Shareholder-owned corporations were the central pillars of the US economy in the twentieth century. Due to the success of the shareholder value movement and the widespread “Nikefication” of production, however, public corporations have become less concentrated, less integrated, less interconnected at the top, shorter-lived, and less prevalent since the turn of the twenty-first century, and there is reason to expect that their significance will continue to dwindle.
We are left with both pathologies (heightened inequality, lower mobility, and a fragmented social safety net) and new technologies suitable for being re-purposed in more democratic forms. Local solutions for producing, distributing, and sharing can provide functional alternatives to corporations for both production and employment; what is needed is the social organization to match the tools that we already have, or will have shortly. The time for democratic local economic forms prophesied by generations of activists may finally be at hand.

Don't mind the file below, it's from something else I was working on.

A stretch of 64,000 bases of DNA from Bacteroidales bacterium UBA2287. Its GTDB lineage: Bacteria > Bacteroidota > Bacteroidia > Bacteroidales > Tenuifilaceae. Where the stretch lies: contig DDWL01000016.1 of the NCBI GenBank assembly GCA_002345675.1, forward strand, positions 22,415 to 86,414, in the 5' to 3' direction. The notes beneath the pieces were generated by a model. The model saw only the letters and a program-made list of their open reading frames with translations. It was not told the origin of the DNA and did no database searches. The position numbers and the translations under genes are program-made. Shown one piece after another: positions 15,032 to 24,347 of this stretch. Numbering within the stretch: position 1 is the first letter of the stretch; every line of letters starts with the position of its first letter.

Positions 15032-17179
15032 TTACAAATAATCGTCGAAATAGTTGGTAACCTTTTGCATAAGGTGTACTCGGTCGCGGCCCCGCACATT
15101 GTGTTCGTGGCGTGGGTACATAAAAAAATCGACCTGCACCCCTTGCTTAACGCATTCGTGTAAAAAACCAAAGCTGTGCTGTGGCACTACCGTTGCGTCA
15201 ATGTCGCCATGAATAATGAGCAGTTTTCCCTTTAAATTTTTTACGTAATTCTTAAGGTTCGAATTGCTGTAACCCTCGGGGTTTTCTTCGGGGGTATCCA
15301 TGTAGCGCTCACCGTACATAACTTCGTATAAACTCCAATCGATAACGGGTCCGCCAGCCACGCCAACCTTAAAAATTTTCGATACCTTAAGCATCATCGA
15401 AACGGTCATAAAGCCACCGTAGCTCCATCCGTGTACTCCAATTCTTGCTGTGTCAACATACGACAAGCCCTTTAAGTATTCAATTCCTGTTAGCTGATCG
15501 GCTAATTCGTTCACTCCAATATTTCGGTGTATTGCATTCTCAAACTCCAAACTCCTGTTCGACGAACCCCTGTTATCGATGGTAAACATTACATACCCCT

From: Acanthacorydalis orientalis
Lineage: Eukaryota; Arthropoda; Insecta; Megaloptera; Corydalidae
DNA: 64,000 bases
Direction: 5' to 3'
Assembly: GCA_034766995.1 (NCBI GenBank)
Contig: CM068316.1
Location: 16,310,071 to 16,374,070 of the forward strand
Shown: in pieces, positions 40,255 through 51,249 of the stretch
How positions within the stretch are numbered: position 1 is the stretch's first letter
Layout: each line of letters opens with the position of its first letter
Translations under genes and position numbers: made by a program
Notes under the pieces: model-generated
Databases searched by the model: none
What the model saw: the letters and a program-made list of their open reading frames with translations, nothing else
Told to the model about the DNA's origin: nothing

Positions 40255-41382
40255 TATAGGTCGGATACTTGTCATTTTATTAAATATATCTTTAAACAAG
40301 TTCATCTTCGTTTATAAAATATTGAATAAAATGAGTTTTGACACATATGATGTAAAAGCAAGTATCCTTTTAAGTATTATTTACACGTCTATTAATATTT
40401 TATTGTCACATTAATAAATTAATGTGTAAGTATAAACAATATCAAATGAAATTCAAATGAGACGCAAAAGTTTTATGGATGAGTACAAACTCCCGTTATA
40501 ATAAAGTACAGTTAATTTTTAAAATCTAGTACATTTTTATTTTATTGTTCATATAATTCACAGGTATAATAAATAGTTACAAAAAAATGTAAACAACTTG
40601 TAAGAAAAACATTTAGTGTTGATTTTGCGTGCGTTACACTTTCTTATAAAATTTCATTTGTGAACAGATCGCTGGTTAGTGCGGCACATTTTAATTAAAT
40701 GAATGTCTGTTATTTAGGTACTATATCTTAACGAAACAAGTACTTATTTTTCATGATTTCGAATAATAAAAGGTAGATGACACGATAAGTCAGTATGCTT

About the Speaker: Jerry Davis is the Wilbur K. Pierpont Collegiate Professor of Management at the Ross School of Business and Professor of Sociology, The University of Michigan. His latest book Managed by the Markets: How Finance Re-Shaped America (Oxford University Press, 2009) examines how finance replaced manufacturing at the center of the American economy, and what the consequences have been for corporations, banking, states, and households in the 21st century.